At a labor rally put together by the General Workers' Confederation (CGT) on Spain's Worker's Day holiday in 2014, the women marched along carrying a prominent depiction of the female anatomy made of plastic as if it were the Holy Mother of God. Moreover, the ideological agitators were dressed up as pious Catholics, or else a parody of such, in a fashion intended to ape the Holy Week processions held annually in the country.
The protesters also reportedly carried a coffin meant to stand for the "death" of workers' rights.
The leader of the CGT, Miguel Sevillano, stressed to local media that the women responsible had "nothing to do" with his group. He said they were members of a separate feminist organization. The CGT, affirms Sevillano, is concerned strictly with workers' rights, not insulting the Catholic Church or its saints.
The women have now been ordered to court in February of next year, facing charges of "crimes against religious sentiment."
A similar event apparently happened in the same city a couple months prior to this one, in March on International Women's Day. That event reportedly featured a different construction of the same image, though there are no reports of charges in that case.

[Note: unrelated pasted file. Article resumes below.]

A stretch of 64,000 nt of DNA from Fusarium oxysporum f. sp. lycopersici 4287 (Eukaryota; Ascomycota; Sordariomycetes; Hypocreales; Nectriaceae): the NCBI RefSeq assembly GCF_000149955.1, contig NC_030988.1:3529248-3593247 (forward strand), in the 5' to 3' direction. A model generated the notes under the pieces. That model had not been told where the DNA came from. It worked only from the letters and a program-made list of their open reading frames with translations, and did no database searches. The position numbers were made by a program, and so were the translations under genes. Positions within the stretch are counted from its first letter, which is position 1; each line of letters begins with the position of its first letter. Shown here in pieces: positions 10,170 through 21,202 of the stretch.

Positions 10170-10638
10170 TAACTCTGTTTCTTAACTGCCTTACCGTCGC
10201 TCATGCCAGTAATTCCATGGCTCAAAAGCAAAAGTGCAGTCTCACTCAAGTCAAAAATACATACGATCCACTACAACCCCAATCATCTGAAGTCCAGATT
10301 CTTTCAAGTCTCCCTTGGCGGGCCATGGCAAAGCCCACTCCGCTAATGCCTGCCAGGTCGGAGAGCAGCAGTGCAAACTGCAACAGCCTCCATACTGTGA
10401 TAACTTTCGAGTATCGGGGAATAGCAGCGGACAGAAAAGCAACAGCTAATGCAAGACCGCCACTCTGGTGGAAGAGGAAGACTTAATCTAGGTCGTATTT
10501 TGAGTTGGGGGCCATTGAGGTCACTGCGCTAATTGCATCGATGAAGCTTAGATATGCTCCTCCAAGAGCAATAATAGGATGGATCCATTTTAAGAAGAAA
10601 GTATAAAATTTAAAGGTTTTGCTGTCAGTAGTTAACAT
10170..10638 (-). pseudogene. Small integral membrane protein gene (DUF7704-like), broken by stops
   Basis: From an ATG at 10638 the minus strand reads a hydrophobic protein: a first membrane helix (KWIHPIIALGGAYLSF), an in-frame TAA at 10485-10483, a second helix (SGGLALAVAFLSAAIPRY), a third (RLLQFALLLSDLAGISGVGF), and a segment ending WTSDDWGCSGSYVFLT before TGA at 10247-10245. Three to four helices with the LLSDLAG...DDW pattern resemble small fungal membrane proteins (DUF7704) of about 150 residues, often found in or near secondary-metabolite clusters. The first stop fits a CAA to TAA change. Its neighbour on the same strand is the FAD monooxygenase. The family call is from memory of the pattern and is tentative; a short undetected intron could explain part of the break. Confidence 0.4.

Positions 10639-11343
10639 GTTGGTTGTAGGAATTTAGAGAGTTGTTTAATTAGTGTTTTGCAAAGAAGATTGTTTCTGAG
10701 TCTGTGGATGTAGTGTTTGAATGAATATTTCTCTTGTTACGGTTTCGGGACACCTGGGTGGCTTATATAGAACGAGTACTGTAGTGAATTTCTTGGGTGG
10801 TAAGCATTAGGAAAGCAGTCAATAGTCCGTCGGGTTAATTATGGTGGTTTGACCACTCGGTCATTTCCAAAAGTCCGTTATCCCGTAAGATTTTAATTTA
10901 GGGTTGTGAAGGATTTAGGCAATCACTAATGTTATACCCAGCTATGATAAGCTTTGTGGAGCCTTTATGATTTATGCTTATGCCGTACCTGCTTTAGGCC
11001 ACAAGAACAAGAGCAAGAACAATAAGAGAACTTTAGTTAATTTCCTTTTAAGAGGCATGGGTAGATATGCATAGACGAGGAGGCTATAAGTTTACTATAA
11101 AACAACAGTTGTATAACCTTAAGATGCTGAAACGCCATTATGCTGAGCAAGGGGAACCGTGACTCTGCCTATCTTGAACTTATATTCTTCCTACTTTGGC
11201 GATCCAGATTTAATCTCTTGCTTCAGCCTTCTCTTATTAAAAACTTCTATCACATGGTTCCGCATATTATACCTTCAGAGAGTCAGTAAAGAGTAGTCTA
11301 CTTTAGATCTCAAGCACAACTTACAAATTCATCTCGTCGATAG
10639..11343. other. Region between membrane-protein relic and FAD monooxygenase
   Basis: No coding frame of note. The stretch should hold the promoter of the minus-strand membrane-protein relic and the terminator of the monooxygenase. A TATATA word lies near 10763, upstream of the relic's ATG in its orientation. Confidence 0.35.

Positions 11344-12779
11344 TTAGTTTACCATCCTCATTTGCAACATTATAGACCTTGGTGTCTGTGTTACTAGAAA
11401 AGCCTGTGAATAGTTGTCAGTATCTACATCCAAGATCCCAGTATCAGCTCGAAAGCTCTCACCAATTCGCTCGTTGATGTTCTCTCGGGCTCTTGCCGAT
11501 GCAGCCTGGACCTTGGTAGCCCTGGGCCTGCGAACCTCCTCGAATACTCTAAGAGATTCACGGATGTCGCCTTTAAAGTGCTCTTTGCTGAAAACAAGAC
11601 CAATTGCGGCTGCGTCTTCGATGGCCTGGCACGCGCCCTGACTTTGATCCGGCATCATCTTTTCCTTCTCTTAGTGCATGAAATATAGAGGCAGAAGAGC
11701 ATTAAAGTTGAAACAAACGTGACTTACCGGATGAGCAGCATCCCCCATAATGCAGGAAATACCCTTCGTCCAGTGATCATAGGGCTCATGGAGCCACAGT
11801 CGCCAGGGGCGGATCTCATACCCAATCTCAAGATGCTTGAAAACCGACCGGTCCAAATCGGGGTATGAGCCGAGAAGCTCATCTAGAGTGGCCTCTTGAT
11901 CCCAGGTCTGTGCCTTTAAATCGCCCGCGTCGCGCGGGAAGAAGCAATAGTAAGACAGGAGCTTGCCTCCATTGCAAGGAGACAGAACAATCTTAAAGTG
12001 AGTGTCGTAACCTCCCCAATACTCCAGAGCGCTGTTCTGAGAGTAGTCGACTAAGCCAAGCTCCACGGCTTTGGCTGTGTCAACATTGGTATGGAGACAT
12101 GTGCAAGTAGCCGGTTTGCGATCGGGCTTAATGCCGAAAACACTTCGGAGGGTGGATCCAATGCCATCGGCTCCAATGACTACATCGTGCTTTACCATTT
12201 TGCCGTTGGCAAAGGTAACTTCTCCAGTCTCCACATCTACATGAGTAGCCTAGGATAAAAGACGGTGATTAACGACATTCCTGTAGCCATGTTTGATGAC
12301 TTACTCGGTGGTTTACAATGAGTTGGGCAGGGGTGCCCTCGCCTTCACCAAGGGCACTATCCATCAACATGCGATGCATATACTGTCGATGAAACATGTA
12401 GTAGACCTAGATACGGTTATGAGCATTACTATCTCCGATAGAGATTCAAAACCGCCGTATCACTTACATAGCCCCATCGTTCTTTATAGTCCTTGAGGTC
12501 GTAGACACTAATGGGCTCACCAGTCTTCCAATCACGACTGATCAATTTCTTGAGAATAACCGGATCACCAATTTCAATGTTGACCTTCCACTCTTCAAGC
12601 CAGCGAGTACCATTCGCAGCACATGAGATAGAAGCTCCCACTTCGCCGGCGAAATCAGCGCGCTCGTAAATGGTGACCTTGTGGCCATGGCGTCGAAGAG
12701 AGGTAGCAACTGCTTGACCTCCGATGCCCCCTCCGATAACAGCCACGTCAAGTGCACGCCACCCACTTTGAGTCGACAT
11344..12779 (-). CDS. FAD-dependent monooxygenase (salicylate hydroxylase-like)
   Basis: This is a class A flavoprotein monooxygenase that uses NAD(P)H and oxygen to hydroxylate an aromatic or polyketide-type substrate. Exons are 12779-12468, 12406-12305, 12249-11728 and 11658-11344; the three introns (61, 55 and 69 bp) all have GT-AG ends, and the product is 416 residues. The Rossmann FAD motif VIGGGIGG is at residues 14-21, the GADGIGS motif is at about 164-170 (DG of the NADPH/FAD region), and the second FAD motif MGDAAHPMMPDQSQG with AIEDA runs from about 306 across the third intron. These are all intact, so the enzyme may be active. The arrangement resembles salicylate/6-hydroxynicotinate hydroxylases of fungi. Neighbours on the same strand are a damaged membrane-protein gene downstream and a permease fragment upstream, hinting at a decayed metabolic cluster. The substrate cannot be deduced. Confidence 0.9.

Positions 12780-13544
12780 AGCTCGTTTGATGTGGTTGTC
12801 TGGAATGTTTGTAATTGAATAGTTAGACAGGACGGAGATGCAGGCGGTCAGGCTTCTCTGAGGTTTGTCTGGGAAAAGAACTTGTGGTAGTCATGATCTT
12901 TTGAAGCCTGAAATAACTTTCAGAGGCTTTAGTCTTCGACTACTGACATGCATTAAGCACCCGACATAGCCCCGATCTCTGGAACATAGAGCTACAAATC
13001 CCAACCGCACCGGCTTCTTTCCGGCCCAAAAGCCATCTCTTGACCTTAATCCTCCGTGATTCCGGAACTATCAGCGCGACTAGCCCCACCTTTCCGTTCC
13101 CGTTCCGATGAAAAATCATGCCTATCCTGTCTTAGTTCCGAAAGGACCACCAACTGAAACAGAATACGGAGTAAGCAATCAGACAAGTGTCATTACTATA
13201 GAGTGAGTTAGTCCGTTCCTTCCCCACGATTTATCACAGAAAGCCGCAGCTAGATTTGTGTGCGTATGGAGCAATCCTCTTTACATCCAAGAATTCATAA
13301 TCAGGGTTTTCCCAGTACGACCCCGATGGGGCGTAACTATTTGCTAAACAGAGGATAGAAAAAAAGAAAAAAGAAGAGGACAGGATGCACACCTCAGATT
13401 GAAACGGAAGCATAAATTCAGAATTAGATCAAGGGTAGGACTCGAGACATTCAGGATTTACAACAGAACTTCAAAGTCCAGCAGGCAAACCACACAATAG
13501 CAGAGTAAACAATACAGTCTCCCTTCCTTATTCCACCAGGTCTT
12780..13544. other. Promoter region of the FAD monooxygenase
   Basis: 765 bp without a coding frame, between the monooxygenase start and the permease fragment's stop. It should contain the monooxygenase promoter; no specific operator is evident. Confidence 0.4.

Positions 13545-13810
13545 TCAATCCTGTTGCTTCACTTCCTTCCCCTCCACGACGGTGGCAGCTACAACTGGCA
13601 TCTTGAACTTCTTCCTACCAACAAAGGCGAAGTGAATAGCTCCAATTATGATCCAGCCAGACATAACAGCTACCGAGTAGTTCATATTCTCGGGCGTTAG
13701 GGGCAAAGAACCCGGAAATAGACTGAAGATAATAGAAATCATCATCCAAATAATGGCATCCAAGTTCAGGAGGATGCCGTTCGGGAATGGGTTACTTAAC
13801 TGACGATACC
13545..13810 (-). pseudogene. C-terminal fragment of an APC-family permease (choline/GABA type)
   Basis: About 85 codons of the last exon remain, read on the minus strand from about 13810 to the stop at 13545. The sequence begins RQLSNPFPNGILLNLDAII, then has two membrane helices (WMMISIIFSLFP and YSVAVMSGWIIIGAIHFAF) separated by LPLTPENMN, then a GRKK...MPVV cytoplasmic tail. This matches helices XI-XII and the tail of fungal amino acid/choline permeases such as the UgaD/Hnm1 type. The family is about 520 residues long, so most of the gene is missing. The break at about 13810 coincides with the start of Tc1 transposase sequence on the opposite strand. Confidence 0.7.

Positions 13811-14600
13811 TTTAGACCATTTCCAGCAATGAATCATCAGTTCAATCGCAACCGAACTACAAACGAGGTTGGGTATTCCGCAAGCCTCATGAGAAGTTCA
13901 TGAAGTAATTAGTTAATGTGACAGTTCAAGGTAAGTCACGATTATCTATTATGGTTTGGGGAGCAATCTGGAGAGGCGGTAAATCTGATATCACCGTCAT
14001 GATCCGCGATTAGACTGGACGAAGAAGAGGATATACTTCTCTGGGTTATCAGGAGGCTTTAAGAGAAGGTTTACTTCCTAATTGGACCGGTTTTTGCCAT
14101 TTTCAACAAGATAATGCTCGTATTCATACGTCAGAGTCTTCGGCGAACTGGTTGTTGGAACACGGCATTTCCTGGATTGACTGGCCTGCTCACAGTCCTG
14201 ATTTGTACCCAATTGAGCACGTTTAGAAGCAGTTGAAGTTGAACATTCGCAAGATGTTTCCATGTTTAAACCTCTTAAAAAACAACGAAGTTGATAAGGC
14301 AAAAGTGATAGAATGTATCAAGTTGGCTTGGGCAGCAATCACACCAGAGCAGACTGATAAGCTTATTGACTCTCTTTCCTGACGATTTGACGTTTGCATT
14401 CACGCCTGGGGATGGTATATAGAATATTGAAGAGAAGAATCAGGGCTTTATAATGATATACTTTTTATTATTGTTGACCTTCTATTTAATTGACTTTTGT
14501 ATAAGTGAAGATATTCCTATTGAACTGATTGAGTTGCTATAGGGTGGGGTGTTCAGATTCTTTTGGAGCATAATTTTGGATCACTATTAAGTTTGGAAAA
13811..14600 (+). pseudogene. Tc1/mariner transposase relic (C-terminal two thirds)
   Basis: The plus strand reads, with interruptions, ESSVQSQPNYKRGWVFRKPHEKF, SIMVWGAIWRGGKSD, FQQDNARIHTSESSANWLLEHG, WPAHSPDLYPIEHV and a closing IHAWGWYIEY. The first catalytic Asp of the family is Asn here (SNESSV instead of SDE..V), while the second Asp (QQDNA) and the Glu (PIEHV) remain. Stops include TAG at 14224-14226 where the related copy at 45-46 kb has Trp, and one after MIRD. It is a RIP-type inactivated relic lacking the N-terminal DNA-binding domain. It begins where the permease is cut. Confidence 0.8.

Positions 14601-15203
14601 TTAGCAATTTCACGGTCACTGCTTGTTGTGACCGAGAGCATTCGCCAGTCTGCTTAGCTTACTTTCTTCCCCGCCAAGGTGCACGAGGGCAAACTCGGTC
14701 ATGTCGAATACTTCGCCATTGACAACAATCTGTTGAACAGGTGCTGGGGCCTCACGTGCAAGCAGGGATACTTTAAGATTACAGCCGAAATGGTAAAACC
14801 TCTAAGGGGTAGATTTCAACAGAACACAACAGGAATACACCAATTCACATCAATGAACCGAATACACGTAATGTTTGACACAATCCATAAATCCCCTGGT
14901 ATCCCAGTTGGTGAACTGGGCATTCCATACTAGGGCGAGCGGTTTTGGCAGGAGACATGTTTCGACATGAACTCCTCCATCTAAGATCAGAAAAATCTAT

Father John Hardon's Modern Catholic Dictionary defines blasphemy as "[s]peaking against God in a contemptuous, scornful, or abusive manner." It adds: "Serious contemptuous ridicule of the saints, sacred objects, or of persons consecrated to God is also blasphemous because God is indirectly attacked."
Just last month, a Spanish artist made headlines for his own gravely sacrilegious "art" display, in which he flaunted his theft of 240 consecrated Hosts — with which he proceeded to spell out "pederasty" (i.e., "love" between a man and boy) on the city's public grounds.